the little people

Yesterday, I spent a few minutes sitting on a steep section of shoreline, watching two Beaver paddling back and forth in open water at the fringe of an ice-covered lake. They were carrying sticks to what looked to be the beginning of a lodge in the sheltered notch of a small bay. Gliding smoothly, leaving their V-shaped wakes in the clear, cold water, they paid me little attention after a couple of passes to get a closer view. They worked diligently, making multiple trips to collect sticks. In response to the loud clap of falling planks at a distant cottage, one of the Beaver slapped its tail with a sharp crack like a gunshot before diving for a good half minute. Several times, they left the water to waddle a short ways onto the shore to pick up previously gnawed sticks. When moving about on land, they look like small people, hunched as they slowly lumber along. I am reminded of Grey Owl’s (Archie Belaney’s) little people.

Once in the water, Beaver are in their true element. A few times over the years, a beaver has dived under my canoe while I drifted in the still, clear waters of late autumn. Small ears pressed closed, dark body and tail undulating, they are fluid as quicksilver. When passing beneath my canoe, thousands of tiny air bubbles streamed out of their thick, rich fur, leaving an effervescent trail.

More info on the Beaver from the Canadian Wildlife Service’s Hinterland Who’s Who page on Beaver.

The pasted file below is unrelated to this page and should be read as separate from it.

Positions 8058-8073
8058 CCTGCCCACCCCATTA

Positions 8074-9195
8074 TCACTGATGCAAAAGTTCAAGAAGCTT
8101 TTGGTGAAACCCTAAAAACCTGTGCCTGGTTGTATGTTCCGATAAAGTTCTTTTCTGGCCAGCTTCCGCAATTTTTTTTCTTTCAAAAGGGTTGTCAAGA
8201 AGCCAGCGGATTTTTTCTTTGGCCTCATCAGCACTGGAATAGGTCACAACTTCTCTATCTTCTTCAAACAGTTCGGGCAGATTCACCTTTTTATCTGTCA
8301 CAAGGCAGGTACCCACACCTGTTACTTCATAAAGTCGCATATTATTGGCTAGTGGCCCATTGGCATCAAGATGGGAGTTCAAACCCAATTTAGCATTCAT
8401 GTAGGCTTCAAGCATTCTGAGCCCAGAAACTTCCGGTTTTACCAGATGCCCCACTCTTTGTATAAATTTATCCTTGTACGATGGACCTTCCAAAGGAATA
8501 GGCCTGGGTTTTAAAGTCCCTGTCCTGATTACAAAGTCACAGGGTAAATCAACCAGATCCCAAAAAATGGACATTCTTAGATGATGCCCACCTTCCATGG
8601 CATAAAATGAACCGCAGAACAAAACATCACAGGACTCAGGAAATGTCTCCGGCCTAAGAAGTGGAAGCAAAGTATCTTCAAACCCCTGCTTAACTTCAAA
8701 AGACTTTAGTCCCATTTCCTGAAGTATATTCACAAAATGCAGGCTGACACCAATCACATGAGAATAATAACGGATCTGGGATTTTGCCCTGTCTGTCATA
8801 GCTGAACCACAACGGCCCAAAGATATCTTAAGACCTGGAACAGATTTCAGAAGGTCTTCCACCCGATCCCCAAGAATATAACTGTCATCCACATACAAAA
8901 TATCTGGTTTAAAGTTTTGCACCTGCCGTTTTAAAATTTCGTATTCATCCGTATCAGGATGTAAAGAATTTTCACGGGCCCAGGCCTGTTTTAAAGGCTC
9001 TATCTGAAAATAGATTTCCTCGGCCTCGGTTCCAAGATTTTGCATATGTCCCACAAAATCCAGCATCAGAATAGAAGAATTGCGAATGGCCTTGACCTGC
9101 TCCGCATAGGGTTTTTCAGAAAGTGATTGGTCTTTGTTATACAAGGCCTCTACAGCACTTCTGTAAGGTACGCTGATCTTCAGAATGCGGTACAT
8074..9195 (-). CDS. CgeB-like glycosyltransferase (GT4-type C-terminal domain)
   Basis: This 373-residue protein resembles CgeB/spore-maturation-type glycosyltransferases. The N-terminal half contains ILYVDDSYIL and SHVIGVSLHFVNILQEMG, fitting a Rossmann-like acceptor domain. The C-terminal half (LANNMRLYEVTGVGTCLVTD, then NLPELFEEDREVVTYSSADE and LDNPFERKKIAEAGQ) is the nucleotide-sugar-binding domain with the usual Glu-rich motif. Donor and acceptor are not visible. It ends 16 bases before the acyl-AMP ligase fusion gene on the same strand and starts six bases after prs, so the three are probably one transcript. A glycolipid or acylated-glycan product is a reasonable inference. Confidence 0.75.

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4 Responses to “the little people”

  1. pablo Says:

    Beavers are still uncommon in Missouri, though they are coming back, and beaver sign (distinctively gnawed stumps) are getting easier to find. Maybe they can fix my dam so it holds water!

  2. burning silo Says:

    Pablo – If anyone could fix your dam, it would be the Beavers. They are first rate engineers. Just be prepared for them to do a bit of serious logging nearby. (-:

  3. TroutGrrrl Says:

    Very beautiful description Bev.

    I’ve had these guys occasionally scare the crap out of me while trout fishing at night. Their large size is never more evident than when you catch them in your headlamp beam 30 feet away while you’re waist-deep in their river.

  4. burning silo Says:

    Thanks, TroutGrrrl. I will bet they could be a bit frightening to run into at night! And yes, some of the adults are really quite large. I’ve occasionally had one come up beside the canoe and slap the water with its tail. If my dog is with me in the canoe, that will make her bark. I think she believes we’re under attack – which might well be the impression the Beaver is hoping to make. (-: